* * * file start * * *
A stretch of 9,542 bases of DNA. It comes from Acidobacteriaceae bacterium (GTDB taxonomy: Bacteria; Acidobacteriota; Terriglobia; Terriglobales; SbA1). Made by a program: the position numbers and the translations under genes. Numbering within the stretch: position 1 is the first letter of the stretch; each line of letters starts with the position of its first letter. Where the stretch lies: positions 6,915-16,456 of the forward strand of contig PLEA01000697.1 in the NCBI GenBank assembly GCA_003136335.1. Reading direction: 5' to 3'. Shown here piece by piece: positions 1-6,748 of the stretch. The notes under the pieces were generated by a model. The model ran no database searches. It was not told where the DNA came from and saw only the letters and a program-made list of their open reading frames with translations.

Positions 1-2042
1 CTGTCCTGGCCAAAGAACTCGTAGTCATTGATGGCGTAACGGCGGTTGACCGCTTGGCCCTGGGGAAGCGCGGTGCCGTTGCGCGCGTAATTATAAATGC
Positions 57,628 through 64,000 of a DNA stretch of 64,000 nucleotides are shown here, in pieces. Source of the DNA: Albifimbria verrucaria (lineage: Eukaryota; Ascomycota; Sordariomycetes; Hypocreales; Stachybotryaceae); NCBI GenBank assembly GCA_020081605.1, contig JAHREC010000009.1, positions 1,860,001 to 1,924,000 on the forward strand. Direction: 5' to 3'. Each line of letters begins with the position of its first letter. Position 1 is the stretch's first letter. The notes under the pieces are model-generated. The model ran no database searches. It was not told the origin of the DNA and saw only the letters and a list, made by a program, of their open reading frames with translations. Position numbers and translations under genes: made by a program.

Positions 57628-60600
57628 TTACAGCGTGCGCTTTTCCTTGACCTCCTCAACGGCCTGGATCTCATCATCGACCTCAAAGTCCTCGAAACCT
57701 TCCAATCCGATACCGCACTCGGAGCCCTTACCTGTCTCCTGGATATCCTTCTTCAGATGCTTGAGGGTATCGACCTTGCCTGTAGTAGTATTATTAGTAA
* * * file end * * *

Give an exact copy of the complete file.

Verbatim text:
A stretch of 9,542 bases of DNA. It comes from Acidobacteriaceae bacterium (GTDB taxonomy: Bacteria; Acidobacteriota; Terriglobia; Terriglobales; SbA1). Made by a program: the position numbers and the translations under genes. Numbering within the stretch: position 1 is the first letter of the stretch; each line of letters starts with the position of its first letter. Where the stretch lies: positions 6,915-16,456 of the forward strand of contig PLEA01000697.1 in the NCBI GenBank assembly GCA_003136335.1. Reading direction: 5' to 3'. Shown here piece by piece: positions 1-6,748 of the stretch. The notes under the pieces were generated by a model. The model ran no database searches. It was not told where the DNA came from and saw only the letters and a program-made list of their open reading frames with translations.

Positions 1-2042
1 CTGTCCTGGCCAAAGAACTCGTAGTCATTGATGGCGTAACGGCGGTTGACCGCTTGGCCCTGGGGAAGCGCGGTGCCGTTGCGCGCGTAATTATAAATGC
Positions 57,628 through 64,000 of a DNA stretch of 64,000 nucleotides are shown here, in pieces. Source of the DNA: Albifimbria verrucaria (lineage: Eukaryota; Ascomycota; Sordariomycetes; Hypocreales; Stachybotryaceae); NCBI GenBank assembly GCA_020081605.1, contig JAHREC010000009.1, positions 1,860,001 to 1,924,000 on the forward strand. Direction: 5' to 3'. Each line of letters begins with the position of its first letter. Position 1 is the stretch's first letter. The notes under the pieces are model-generated. The model ran no database searches. It was not told the origin of the DNA and saw only the letters and a list, made by a program, of their open reading frames with translations. Position numbers and translations under genes: made by a program.

Positions 57628-60600
57628 TTACAGCGTGCGCTTTTCCTTGACCTCCTCAACGGCCTGGATCTCATCATCGACCTCAAAGTCCTCGAAACCT
57701 TCCAATCCGATACCGCACTCGGAGCCCTTACCTGTCTCCTGGATATCCTTCTTCAGATGCTTGAGGGTATCGACCTTGCCTGTAGTAGTATTATTAGTAA